Industrial Style Furniture in a RoomIt used to be that industrial wasn't even a style - It was a reality of workaday living long ago. But somewhere along the way, we began to appreciate its lack of pretension and the visual appeal that lies within utilitarian surfaces - Such as stripped-back architecture and salvaged artefacts. It exploded into a fashion that shows no signs of ending, and nowadays, you're as likely to find industrial décor inside a multimillion-dollar mansion as well as in a converted loft in a grimey part of the city.

There's a hard working, unassuming quality about industrial style that resonates, and because it reveres ordinary materials, it can be quite affordable too. Pared back to the bare essentials, it showcases the fascinating interplay between pure form and functionality. It is unassuming, comfortable in its own right and additionally chic because of it.

You will appreciate this style if you dislike the regular furniture stores and what they all seem to offer. There are new shops popping up here and there that are dedicated to this style. There are still the old junk shops and auctions everywhere that are a shrine to industrial decor. Your favourite shop could even be the salvage yard or scrap heap!

Functional Furnishings

Industrial furnishings are minimal and no-nonsense, with strong, clean lines and without a hint of excess. Mix new pieces with reclaimed ones — search thrift stores, flea markets and garage sales, and don't be shy about investigating curbside castaways. Repurposing is central to this style: wooden crates turned into tables, old lockers used as storage, battered ladders turned into shelving.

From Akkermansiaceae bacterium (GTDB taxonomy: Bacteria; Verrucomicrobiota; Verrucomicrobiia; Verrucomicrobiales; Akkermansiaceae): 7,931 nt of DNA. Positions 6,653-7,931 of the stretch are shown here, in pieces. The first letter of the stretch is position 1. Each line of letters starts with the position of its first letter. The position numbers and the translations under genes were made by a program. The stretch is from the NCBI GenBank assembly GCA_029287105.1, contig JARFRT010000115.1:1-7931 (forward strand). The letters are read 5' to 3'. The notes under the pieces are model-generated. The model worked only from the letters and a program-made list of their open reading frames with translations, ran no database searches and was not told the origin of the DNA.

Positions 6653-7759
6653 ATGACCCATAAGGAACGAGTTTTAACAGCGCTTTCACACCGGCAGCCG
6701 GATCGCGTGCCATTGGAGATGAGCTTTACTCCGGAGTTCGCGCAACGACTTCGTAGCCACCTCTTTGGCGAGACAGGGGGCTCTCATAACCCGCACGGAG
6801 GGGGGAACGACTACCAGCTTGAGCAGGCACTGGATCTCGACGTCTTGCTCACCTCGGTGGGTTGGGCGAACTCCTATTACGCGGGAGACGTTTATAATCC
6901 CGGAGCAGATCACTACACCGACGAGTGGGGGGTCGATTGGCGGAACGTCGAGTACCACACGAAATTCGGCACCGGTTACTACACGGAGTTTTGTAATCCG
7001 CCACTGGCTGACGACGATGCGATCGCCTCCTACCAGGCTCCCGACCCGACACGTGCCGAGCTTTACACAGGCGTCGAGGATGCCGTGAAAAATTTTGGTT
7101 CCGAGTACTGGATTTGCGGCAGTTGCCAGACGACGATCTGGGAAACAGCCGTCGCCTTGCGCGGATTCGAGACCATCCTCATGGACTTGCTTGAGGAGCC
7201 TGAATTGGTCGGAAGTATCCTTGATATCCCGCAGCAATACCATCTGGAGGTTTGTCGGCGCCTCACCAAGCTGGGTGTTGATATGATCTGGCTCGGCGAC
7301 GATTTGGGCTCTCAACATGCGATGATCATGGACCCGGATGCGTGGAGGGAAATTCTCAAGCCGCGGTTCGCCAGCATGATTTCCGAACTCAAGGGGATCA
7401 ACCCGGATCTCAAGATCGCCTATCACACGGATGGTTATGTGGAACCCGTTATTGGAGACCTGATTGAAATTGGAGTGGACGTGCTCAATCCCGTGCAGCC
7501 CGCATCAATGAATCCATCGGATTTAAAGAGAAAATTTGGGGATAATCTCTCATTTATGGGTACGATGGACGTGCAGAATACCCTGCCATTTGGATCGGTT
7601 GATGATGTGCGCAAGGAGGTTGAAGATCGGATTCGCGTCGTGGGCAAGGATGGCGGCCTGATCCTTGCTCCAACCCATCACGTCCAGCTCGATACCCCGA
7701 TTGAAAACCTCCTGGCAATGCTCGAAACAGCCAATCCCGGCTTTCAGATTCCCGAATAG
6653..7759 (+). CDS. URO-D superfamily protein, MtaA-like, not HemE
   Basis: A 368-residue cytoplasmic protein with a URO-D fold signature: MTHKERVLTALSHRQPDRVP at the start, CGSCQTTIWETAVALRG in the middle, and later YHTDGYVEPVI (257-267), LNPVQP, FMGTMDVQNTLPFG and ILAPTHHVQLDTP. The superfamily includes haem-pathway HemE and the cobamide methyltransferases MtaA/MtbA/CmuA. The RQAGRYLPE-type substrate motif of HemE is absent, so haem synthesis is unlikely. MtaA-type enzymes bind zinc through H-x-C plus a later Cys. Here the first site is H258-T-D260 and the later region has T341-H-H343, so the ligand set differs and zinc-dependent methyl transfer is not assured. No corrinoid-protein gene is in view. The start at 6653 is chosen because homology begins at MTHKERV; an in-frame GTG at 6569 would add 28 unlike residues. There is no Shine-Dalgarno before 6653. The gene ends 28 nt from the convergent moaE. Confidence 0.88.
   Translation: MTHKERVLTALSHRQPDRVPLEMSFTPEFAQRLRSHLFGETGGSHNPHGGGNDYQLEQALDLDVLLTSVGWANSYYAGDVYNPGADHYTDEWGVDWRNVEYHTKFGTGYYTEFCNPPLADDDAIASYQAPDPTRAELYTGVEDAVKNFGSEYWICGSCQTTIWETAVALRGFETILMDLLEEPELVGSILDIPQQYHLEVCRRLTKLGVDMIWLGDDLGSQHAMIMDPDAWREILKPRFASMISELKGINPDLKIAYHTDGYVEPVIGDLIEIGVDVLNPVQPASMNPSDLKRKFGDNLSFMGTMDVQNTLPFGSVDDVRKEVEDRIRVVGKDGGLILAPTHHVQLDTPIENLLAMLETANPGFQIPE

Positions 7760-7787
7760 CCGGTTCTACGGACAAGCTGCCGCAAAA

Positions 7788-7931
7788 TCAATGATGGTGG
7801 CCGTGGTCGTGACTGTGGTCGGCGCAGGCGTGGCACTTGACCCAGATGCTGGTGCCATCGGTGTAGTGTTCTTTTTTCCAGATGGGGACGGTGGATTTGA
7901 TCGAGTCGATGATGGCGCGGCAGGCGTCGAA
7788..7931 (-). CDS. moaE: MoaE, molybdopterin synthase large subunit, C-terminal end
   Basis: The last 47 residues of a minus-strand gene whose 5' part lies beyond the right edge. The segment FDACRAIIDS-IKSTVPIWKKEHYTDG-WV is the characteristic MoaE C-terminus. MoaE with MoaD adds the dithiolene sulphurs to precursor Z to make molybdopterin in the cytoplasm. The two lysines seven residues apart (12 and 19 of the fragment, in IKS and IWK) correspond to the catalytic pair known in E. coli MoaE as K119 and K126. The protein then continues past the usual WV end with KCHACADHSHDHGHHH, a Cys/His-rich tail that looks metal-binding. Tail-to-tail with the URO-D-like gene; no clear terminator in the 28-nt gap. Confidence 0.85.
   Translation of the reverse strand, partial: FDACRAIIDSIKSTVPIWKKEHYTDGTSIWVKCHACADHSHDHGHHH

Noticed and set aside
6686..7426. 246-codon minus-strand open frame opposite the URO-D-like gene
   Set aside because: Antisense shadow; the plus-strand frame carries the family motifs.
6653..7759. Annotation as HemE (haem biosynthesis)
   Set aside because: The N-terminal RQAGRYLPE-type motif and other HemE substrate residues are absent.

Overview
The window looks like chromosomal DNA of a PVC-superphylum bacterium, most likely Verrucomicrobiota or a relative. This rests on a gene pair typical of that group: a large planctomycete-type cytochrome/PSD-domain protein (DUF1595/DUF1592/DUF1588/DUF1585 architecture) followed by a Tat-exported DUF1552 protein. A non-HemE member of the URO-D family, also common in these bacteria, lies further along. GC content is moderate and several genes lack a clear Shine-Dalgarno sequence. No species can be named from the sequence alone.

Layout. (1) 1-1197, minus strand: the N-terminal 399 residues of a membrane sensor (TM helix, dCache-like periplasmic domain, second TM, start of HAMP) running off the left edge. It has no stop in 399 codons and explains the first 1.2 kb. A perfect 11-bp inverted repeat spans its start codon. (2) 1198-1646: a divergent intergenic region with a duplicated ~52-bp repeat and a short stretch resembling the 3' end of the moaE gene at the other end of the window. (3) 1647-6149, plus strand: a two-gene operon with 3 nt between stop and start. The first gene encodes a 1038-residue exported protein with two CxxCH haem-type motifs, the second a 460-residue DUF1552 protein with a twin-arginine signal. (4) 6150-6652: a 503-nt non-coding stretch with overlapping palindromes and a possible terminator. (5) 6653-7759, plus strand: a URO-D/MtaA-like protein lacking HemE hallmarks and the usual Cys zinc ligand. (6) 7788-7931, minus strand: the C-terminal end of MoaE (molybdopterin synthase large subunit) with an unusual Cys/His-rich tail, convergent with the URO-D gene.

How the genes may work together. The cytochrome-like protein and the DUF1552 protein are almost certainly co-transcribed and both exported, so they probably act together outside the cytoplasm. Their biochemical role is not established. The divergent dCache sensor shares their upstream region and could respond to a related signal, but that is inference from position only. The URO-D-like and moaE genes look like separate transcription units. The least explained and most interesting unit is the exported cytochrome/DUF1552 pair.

Although homey, cushy furnishings can feel out of place, you don't have to perch on metal stools and sleep on cots, either. Padded pieces should be simple and free of frills - Nothing breaks the tension of industrial décor like an overstuffed wing chair or a tufted ottoman. Choose solid upholstery in natural textures and neutral colours.

The Art of Salvage

Industrial style erases the line between trash and treasure and shows beauty in everyday flotsam. Singular finds with emphatic lines and forms, from old parking meters and typewriter tables to large bolts and gears, give the look its characteristic strength. And if they look a little shop worn, so much the better.

Really, it's hard to go wrong here. If a striking object or a collection of pieces appeals to you, display it with pride. You can create greater impact by grouping like objects together or turning salvaged finds into furniture.

Open Space

Industrial style had its genesis in big, cavernous buildings - Warehouses, garages, packing plants - So it only makes sense that an open floor plan is a hallmark of the look. High ceilings cap expansive rooms that often serve multiple functions, such as a kitchen, dining room and living area all blended into one.

Break up a long expanse of space with well-placed furniture. An island and twin pendant lamps visually separate this kitchen from the space beyond. You'll also want to pay special attention to creating visual echoes and a unified look throughout to avoid a jarring stop-start-stop effect.

Edgy Art